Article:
Log homes are built in some of the most beautiful, mountainous landscapes in the world. Typically, such “mountain architecture” incorporates high-pitched ceilings and complex rooflines with multiple transitions, presenting builders with unique and challenging details, such as varying roof-to-wall conditions. These problematic areas are time-consuming to construct, materials intensive, and are the areas most likely to create issues as the home ages through multiple seasons and years of enduring freeze/thaw cycles.
Developed as a way to prevent ice damming, cold roof construction is intended to ensure that the roof sheeting and finished roofing stays consistently cold from the ridge to the eave. However, cold roofs are more costly to build and typically incorporate a vented insulation system using fiberglass or cellulose. Consequently, the exposure of the insulation to moisture and dust from the ventilation significantly reduces the R-value of the insulation.
“In cold roof construction, you’re trying to accommodate the natural effects of uneven freezing temperatures by maintaining an evenly cold roof span,” Edgewood’s founder and president, Brian Schafer, explains. “However, you’re also using a system that’s unnecessarily creating thermal loss and added cost.” After exploring the issue, Schafer realized there was significant room for improvement within the typical cold roof approach.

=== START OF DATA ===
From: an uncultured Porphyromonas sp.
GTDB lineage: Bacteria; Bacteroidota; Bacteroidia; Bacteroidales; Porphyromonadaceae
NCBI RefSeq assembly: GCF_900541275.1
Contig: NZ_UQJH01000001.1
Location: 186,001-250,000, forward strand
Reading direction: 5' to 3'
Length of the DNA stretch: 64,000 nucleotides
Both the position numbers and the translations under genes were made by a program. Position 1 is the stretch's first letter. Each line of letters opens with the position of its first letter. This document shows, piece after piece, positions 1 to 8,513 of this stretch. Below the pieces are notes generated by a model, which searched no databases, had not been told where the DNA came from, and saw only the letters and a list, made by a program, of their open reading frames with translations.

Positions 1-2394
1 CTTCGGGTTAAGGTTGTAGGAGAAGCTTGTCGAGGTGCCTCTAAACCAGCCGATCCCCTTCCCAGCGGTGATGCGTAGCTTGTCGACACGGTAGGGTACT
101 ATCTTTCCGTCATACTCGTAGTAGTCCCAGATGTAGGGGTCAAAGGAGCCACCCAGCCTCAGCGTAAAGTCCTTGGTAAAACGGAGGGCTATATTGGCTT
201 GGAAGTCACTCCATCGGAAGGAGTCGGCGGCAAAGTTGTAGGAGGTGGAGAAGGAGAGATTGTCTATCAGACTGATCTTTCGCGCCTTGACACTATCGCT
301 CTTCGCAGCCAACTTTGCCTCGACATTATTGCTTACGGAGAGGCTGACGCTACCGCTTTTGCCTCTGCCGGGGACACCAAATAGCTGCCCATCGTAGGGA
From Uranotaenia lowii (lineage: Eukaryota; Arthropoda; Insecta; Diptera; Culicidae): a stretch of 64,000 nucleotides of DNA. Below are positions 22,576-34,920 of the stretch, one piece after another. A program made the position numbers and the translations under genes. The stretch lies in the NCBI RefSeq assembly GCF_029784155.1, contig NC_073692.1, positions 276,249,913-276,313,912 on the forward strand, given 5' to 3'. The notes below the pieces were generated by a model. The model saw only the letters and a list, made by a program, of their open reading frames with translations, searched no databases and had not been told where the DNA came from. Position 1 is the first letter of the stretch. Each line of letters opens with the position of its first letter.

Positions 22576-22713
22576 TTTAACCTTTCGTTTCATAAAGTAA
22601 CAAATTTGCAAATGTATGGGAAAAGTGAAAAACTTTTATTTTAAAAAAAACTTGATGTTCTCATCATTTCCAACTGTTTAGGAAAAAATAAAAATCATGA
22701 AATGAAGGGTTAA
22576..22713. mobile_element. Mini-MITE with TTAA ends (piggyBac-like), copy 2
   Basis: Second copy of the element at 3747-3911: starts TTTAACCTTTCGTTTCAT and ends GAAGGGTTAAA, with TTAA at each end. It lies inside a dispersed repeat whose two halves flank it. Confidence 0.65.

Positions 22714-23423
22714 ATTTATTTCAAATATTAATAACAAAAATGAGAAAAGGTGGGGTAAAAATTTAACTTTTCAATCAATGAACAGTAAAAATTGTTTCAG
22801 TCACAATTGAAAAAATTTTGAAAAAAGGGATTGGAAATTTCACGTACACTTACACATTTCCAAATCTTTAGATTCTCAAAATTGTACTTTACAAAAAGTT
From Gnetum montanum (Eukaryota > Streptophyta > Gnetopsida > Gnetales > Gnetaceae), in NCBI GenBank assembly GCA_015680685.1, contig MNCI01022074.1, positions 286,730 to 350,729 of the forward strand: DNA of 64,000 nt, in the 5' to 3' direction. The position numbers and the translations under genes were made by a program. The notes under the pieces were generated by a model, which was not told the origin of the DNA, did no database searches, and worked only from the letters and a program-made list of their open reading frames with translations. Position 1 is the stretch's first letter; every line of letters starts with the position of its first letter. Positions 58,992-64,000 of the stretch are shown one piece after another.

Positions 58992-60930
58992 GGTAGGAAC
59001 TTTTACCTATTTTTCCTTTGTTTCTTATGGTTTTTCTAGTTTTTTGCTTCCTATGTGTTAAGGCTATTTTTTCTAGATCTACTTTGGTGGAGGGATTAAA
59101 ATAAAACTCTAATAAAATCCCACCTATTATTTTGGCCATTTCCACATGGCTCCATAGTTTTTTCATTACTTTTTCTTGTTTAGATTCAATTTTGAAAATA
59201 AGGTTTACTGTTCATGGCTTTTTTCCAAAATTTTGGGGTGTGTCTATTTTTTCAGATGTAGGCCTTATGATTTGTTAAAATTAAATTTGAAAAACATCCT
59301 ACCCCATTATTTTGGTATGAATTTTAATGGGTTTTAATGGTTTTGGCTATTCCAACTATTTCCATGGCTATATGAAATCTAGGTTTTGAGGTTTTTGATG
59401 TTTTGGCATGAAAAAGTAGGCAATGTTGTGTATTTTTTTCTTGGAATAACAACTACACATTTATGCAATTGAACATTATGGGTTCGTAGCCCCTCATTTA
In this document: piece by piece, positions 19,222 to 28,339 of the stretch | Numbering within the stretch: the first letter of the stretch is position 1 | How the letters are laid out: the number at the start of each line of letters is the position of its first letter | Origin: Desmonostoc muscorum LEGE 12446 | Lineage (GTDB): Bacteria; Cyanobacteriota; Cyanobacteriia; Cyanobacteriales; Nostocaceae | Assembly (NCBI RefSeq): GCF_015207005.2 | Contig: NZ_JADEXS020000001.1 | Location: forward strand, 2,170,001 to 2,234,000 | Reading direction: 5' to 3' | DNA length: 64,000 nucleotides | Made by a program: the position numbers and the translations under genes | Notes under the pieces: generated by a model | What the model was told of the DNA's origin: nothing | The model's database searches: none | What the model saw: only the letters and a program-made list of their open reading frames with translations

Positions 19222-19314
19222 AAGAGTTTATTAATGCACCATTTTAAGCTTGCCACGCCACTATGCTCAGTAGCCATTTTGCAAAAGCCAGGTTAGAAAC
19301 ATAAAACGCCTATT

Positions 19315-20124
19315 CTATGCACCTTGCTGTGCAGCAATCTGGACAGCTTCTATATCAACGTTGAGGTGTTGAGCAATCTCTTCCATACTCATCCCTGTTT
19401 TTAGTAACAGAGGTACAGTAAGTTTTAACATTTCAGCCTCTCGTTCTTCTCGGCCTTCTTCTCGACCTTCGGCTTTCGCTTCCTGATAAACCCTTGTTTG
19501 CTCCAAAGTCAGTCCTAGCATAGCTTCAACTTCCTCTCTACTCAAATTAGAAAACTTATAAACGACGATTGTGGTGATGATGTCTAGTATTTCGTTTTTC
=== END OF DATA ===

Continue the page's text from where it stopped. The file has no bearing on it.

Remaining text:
Standard roof framing consists of rafters, insulation, sheeting, fascia, and the finished ceiling materials. Schafer and his team of engineers developed an alternative, using an expanded polystyrene foam non-structural roof paneling material that combines the insulation itself with the roof sheeting. This material is highly builder-friendly, stays in place, and, unlike traditional fiberglass insulating material (which can vary in effectiveness depending on the moisture level of its environment), will maintain its R-value under all weather conditions.
“Our process begins by laying down our proprietary, heavy natural edge decking (NED) over the log/timber structures,” explains Schafer. “Next, our team installs the fascia system around the roof and finally lays the foam panel material on top of the heavy decking for insulation and finished roof sheathing. Using this approach, we can eliminate rafters, which are time-consuming to install and allow for a thermal break every sixteen inches across the roof. We effectively run the insulation all the way out to the fascia line—not just to the wall line, as in typical cold roof construction. This eliminates the cold un-insulated soffit areas and allows Edgewood Log Homes® to maintain an even roof temperature from peak to fascia. We virtually eradicate the problem of ice damming, significantly reducing heat loss via the ceiling. And through the use of Edgewood’s proprietary, ultra-low moisture level Edgewood Natural Edge Decking™, we eliminate shrinkage in the tongue and groove at the ceiling line, meaning no gapping over time.”
Like other Edgewood innovations, the Thermal Blanket™ Roof System steps outside of the box and, rather than accepting the status quo, re-thinks the challenge, eliminating the problem. “I’ve always heard that expression, ‘You can’t solve a problem with the same mentality that created it’,” says Schafer. “To me, getting to the root of the problem and solving it is where fun and creativity lie. Delivering a better product to my clients in the process is what makes Edgewood stand out.”